I need some assistance defining the pros and cons of general corporations, Subchapter S Corporations, and Liability Corporations.
- Sole proprietary
In response to the first question, some of the advantages and disadvantages for corporations include the following:
* the corporation is considered a legal entity, with owners consisting of shareholders, represented by a board of directors, who manage the executives toward desired goals and levels of performance. All of these people report ultimately to shareholders (the true owners of the firm) in terms of the amount of equity they own in the company.
* the corporation is responsible for paying taxes on its reported earnings at the going corporate tax rate which currently averages in the USA about 37%
* if dividends are paid to shareholders, then the shareholders must pay taxes on the dividends received as earned income --- this represents a form of double taxation to the ultimate owners of the corporation
* the corporation has limited liability as it relates to the owners, based upon the amount of investment of each owner --- they are not liable for any losses exceeding their original investment
* the S corporation operates much like a partnership in the sense there is no double taxation, and the owners are taxed only once based upon the earnings distributed to the owners
* the reference above probably really means a limited liability partnership (LLC), which again restricts the amount of liability for the owners of the business to the amount invested, thus limiting their individual exposure to claims in excess of their original investment. Corporations, by their very nature, have a limited liability circumstance as outlined above.
In summary, the primary considerations when viewing different forms of corporations deals with the areas of liability and taxation. In addition, there are reporting requirements to the owners which must be met, and if the corporation is publicly traded, then there are reporting requirements which are designed to provide all information on a transparent basis across the board to owners, potential investors, and the financial community in general. From a funding standpoint, the corporation has alternative funding sources not generally available to sole proprietorships or to partnerships.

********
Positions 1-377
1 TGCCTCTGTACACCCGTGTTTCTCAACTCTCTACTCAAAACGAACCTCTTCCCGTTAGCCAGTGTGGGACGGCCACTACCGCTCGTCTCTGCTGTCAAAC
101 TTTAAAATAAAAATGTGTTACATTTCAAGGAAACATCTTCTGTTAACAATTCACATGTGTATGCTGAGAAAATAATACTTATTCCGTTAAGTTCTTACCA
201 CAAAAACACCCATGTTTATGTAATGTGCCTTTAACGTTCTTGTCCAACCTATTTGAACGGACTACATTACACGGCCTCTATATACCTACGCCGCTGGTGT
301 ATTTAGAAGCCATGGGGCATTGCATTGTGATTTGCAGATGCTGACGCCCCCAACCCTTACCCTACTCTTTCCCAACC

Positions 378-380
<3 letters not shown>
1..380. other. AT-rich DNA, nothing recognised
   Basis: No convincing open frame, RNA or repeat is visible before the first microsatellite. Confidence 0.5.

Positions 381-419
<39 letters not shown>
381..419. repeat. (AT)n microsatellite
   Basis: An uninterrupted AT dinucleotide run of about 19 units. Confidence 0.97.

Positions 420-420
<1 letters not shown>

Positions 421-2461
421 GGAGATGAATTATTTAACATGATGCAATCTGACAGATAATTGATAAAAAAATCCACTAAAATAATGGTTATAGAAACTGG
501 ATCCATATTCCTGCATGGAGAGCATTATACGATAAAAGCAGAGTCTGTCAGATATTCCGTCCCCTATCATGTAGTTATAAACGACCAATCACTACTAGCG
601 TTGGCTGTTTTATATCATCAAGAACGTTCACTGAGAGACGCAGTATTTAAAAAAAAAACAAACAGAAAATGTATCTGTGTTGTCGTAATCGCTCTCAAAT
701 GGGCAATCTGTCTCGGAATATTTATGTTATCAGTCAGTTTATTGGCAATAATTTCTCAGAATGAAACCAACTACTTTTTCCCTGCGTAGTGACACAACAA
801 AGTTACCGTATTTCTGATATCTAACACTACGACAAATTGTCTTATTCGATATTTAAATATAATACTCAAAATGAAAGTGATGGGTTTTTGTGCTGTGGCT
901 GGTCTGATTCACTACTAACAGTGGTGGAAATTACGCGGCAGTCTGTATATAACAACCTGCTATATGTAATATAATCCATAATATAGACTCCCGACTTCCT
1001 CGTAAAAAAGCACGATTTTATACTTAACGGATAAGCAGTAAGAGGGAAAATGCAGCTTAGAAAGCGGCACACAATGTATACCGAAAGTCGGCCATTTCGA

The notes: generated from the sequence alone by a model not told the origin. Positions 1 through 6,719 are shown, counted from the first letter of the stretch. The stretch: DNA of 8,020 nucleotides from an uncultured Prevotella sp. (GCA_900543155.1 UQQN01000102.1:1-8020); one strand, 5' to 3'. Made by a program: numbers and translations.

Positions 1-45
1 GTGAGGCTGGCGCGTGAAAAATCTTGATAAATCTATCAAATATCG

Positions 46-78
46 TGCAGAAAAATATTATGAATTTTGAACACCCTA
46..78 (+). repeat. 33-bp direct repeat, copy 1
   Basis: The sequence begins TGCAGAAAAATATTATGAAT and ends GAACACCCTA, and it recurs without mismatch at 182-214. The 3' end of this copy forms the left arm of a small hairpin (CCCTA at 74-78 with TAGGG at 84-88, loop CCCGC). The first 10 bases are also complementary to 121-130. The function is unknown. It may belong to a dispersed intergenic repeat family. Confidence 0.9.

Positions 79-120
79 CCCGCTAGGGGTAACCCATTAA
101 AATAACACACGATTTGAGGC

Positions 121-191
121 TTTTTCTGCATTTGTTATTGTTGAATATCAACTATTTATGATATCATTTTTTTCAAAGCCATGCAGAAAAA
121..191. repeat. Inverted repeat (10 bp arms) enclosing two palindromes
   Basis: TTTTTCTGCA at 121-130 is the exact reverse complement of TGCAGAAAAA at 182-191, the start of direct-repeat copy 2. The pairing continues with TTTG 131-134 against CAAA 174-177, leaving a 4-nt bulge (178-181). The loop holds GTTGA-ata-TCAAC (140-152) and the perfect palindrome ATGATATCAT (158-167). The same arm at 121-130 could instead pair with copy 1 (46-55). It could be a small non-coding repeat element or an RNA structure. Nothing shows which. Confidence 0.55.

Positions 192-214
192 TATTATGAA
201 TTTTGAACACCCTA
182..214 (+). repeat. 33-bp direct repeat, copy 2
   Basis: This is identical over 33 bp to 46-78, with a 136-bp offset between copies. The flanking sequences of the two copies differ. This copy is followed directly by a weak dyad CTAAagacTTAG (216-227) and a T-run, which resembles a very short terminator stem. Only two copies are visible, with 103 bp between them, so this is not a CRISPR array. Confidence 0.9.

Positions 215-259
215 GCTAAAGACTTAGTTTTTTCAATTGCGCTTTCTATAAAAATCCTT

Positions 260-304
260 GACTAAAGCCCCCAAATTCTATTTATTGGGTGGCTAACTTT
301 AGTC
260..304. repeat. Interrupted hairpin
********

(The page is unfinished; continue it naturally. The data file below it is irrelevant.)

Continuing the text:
A sole proprietor is essentially a person who wishes to own their own business enterprise. As such, they are responsible for all of the functions of the business, including financing, marketing, sales, staffing, purchasing, and the like. They have total liability for the entire business, meaning that if the business fails, they are liable for paying off creditors as a result of their ownership position. But they also have total authority for decision making relative to the business. They will also be taxed as an individual for all reported earnings from the business. This category represents the largest business form in the country today.
Partnerships are represented by two or more people who join forces to establish a business, and who contribute to the business in either equal parts, or in varying levels, but who share the responsibility for all of the decision making and operation of the firm. Usually, these individuals have areas of expertise which allow the partners to realize synergies based upon creating more than the whole through these areas of knowledge, experience, etc. They may or may not share equally in the distribution of profits from the firm, but their tax obligation will be the same as the sole proprietor --- they are responsible for paying taxes based upon their individual circumstances. Again, unless established as a limited liability partnership, all of the partners ...
A discussion of the pros and cons of the various business forms, including details regarding the most important factors which can influence the decision on how to structure the business.